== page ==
What We're Looking For
I have good news and bad news for you.
The good news is that this is a market to try stories which cross genres. We don't care about genres. We care about originality, creativity, and story craftsmanship. We won't pigeonhole a story into this or that category. All we care about is that it blows our socks off and makes us glad to have read it.
The bad news is, "Dark Energy" doesn't refer to "dark" fiction or horror. It's the name of a real force which is of great mystery to scientists. Dark energy is very bizarre, and it defies logic. That's why we chose it as the name of our web site.
That being said, I'll warn you right now that sending us standard horror fiction will get you a rejection slip. However, if your horror story is very different, and we've never seen anything like it before, and it has a positive message at the end, there may be a slim chance we'll like it.
We are a speculative fiction market. Not straight horror, and not dark fiction.
We are particularly fond of End Of The World type stories, and never see enough of them. Stories dealing with hard science, and also stories dealing with religion, are both of particular interest to us.
We'd also like to see more experimental stories, and mainstream stories that have a strange angle to them ... like something's a bit off. Think Twilight Zone. Think Donnie Darko.
Above all, what we're looking for are stories that are 100% character driven. Stories that draw us in to the character so much we really don't care what the genre is. A story that really goes behind the curtain, deep into the well, and taps into that dark energy that's inside all of us.
As to story length, keep in mind that your readers will be reading your stories online. The fact is, not many people enjoy reading a long manuscript on a computer screen. Anything 10,000 words and above will be stretching it, but if you feel you have something we must see, despite the length, go ahead and submit it.
We are not looking for reprints, but if you have a story that's only appeared somewhere for a short period of time, or was published in small press with limited circulation, we'll still consider it equally.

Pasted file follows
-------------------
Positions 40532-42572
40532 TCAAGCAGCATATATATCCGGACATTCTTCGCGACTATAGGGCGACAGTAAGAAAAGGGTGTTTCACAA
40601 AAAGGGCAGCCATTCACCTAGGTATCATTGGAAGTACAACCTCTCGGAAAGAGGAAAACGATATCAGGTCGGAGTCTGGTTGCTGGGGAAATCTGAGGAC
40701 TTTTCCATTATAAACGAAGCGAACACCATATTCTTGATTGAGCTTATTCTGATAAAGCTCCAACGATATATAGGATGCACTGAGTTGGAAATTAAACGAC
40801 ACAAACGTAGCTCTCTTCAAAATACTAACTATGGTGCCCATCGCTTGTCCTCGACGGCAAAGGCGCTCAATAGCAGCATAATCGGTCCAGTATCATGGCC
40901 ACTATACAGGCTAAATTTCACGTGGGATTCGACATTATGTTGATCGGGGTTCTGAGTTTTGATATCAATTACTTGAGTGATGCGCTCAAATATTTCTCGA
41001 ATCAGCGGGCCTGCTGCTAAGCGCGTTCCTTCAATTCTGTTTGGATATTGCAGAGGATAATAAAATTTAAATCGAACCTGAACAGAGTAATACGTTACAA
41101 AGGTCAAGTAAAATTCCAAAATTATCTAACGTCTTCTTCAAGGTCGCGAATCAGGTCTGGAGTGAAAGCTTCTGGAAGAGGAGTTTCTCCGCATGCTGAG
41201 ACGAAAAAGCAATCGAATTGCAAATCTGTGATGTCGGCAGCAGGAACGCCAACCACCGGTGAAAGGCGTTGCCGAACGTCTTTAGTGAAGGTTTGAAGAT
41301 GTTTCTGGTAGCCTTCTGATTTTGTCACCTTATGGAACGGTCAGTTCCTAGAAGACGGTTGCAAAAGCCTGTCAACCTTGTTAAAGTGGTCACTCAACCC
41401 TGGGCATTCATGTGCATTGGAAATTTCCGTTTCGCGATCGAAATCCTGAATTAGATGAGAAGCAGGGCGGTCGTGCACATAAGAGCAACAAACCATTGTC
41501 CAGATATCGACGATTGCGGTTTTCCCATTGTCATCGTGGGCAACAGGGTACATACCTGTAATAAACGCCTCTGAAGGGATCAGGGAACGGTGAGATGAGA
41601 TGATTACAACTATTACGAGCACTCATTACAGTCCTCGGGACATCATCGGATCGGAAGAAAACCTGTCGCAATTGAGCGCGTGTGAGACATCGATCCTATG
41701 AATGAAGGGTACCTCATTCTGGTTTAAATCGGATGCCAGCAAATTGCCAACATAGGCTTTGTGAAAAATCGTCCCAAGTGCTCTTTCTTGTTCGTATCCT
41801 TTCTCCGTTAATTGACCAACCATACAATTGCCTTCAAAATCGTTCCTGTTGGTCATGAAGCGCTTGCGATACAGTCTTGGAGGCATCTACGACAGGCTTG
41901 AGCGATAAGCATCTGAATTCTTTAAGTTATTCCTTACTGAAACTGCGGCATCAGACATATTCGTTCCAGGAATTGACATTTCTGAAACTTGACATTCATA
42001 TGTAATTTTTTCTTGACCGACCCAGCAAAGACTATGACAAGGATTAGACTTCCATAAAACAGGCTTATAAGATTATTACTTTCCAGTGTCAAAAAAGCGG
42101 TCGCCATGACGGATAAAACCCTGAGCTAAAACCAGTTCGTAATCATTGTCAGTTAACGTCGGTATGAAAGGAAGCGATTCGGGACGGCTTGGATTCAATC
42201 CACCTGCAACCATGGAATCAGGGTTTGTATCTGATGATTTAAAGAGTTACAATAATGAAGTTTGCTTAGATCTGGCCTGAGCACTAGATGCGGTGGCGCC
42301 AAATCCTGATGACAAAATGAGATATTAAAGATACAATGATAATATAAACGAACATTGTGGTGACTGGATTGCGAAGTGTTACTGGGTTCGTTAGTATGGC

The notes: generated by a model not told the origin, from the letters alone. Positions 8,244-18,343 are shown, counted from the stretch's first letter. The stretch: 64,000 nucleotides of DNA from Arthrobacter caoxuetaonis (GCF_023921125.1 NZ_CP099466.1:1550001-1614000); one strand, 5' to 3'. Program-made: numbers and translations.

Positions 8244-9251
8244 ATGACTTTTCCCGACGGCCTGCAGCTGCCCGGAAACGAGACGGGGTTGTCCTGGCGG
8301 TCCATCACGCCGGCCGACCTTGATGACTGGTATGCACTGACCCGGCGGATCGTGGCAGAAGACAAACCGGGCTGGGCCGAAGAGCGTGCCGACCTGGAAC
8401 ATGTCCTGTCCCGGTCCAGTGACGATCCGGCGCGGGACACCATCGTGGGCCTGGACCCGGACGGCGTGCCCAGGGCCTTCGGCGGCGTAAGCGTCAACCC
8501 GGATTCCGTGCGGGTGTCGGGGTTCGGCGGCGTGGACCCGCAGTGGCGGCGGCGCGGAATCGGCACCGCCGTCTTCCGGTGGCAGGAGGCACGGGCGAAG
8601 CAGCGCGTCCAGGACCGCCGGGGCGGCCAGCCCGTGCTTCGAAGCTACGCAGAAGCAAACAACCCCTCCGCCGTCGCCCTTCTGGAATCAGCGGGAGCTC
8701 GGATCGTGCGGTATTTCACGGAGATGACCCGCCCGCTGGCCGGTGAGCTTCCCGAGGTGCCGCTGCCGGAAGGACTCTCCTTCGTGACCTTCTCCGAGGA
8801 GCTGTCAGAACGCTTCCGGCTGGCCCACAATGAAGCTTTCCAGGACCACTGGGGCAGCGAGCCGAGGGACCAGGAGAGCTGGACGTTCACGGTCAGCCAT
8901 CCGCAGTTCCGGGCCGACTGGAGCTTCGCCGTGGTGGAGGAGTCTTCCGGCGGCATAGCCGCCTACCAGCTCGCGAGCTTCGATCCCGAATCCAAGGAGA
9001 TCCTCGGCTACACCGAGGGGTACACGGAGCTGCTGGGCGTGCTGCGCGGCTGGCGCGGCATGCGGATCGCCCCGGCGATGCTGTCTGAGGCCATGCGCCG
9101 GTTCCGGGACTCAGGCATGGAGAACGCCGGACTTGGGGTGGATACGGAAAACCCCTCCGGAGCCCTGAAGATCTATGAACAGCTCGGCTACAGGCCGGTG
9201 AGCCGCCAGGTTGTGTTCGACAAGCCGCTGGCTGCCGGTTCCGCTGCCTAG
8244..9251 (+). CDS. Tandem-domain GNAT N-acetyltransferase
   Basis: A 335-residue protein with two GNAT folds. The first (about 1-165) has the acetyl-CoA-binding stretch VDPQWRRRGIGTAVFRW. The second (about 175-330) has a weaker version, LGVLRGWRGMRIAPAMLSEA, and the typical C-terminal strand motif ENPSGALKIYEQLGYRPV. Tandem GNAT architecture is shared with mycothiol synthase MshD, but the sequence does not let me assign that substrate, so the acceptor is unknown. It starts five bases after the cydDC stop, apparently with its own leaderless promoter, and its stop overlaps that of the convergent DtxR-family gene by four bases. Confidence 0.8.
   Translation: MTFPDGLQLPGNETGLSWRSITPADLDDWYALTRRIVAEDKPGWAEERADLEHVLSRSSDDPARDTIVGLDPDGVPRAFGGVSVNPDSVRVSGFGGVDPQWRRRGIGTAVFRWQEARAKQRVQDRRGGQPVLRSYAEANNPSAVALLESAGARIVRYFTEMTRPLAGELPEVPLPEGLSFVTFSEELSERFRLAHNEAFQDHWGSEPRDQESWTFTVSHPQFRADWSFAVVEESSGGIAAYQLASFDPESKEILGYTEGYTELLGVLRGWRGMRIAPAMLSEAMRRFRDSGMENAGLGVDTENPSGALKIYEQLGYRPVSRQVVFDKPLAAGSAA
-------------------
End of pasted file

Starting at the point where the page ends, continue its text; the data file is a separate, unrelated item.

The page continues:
Don't Want Anything written using characters or settings that are not entirely your own creation. We don't want stories featuring Star Trek, Star Wars, Babylon-5, The Wizard of Oz, or anything like that. There are specific underground markets for this type of thing and that's where you need to send it.
Note: This doesn't include historical figures, or characters that have been in the public domain for a long time. They're fair game.
We are not looking for pornographic stories. Not that we don't like it, it just doesn't belong in Dark Energy SF. You can try us with something that has an erotic edge to it, but, nothing really overboard. Kids have access to this website.
Also, please, nothing overtly grotesque and disgusting unless it absolutely has to be that way for the story to work.
Dark Energy Speculative Fiction is a market whose sole purpose is to award exposure to new and little-known talent. We pay a flat $20 fee for each story accepted, and it comes out of our own pockets. We know isn't a whole lot, but it's better than a poke in the eye.
Also, each story will be presented with a PayPal donations button, so that readers may tip the writer directly. So, in a way, there is the possibility of more remuneration, but nothing is guaranteed. Dark Energy SF will not keep any of the donated money for expenses, etc. This publication is not out to make money. It's not even a goal. We only want to reward talent and entertain readers. Period.
Note: PayPal, however, may get a percentage of each donation before it reaches the author. It's the price of doing business with PayPal.
We are seeking web-publishing rights only, and after the story is cycled into the Archive section, we'll reassign these rights back to the author upon request. You are free to continue marketing your story in other venues as you see fit.
All stories will appear with a copyright notice attributed to the author.
The author retains the right to request removal of his/her story after it is moved into the Archive section.
How To Submit
Please, NO SIMULTANEOUS SUBMISSIONS, and only one story at a time.
Use standard manuscript formatting, and save the file in RTF format. Simply attach this file to an email and send it, with a brief note or cover letter, to: firstname.lastname@example.org